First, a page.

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France/Burgundy: Beaune

Historic Vineyards and Views

Wine Tasting

A Tasting Like No Other    
The Beaune Tourism Office provides a list of locations available for tastings along the Vineyard trail and elsewhere. Those with a car who love wine and wish to explore back country roads and villages can experience a unique tasting experience in a tiny ancient cliff-side village high up against the rugged flanks of the Cote de Beaune in a hamlet known as Orches. Here, 17 generations of the Rocault family have lived and produced wine. The latest generation offers tastings and sells wine and local products in an atmospheric ancient cellar. The family produces a full range of Burgundys with 15 different appellations from 36 parcels, including premier crus. Their winery, which was featured in a New York Times travel article, creates wines with great complexity and longevity of flavor worthy of savoring with each sip. Budget travelers can experience the magical setting overnight at the Rocault’s nearby B&B, which offers clean, very low-cost rooms with private baths. Beautiful walking trails depart from the village up and down the cliff. And the owners offer vineyard tours for up to 50 people. If you plan to stop by for a tasting, have your hotel concierge call if your French isn’t great, or email them in advance. The Rocaults will pack up the wine for you, but they do not ship. 
For a less picturesque but equally authentic wine-tasting, consider Bejot, a major area producer of wines of all grades, located in a modern facility along the Vineyard Trail. It offers tastings in a sophisticated, contemporary setting with multi-lingual representatives on hand to serve and answer questions. Bejot offers complete shipping services, and we found that even with shipping included the wines were a bargain compared with U.S. prices. (See below for notes on taking wine back to the U.S.)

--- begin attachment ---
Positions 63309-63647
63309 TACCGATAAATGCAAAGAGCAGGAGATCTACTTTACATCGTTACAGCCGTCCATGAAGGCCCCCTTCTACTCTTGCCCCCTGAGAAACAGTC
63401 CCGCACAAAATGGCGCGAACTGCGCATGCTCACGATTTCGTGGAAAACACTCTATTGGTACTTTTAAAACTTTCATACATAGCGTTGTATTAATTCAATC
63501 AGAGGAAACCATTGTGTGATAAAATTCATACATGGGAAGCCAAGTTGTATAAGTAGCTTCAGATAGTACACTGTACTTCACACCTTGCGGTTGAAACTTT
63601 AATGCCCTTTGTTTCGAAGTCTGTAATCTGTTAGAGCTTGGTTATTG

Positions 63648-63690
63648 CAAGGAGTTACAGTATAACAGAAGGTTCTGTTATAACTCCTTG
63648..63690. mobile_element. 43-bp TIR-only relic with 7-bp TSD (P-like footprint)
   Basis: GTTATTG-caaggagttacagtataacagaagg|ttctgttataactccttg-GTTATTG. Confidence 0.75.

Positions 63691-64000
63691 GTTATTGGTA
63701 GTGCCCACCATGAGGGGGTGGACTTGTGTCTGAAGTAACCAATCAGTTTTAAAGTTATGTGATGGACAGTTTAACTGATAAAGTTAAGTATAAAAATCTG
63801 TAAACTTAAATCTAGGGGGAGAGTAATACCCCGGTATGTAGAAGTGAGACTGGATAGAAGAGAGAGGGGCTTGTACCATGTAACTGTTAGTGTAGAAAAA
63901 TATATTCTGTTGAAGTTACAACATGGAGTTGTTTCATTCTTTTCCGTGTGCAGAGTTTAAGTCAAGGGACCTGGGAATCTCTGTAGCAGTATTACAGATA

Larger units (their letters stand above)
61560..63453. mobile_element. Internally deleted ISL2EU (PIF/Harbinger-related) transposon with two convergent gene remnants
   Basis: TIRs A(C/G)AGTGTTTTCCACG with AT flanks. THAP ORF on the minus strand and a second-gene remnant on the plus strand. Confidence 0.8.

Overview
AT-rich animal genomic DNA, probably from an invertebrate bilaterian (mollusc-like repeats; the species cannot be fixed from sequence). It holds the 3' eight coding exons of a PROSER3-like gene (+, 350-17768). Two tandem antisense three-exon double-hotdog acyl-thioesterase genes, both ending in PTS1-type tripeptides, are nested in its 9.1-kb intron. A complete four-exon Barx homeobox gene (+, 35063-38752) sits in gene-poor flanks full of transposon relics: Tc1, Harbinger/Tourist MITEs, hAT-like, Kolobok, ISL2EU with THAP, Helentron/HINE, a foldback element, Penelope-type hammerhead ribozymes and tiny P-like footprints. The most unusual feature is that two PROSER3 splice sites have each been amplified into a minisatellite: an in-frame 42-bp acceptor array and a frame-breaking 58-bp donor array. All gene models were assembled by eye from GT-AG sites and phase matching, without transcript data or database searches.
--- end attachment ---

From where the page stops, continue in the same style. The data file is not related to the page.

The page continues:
A note on carrying wines back to the U.S. While travelers have to declare more than one bottle and may have to pay a nominal duty and excise tax, the chances are good that the customs officer will simply wave you through as long as you have declared the wine. Wineries know how to package wine so that it will not break in transit. We recently brought home 15 bottles, which we had packed in two boxes by the winery that we then had shrink-wrapped at the airport into a single unit weighing less than the 51-pound luggage limit. Because we had carry-ons for our belongings, we didn’t have to pay an extra luggage fee, and the customs officer waved us through. Based on a quick online price check back in the states, it appears we saved at least 33% per bottle on what is perhaps the best souvenir from our trip. 
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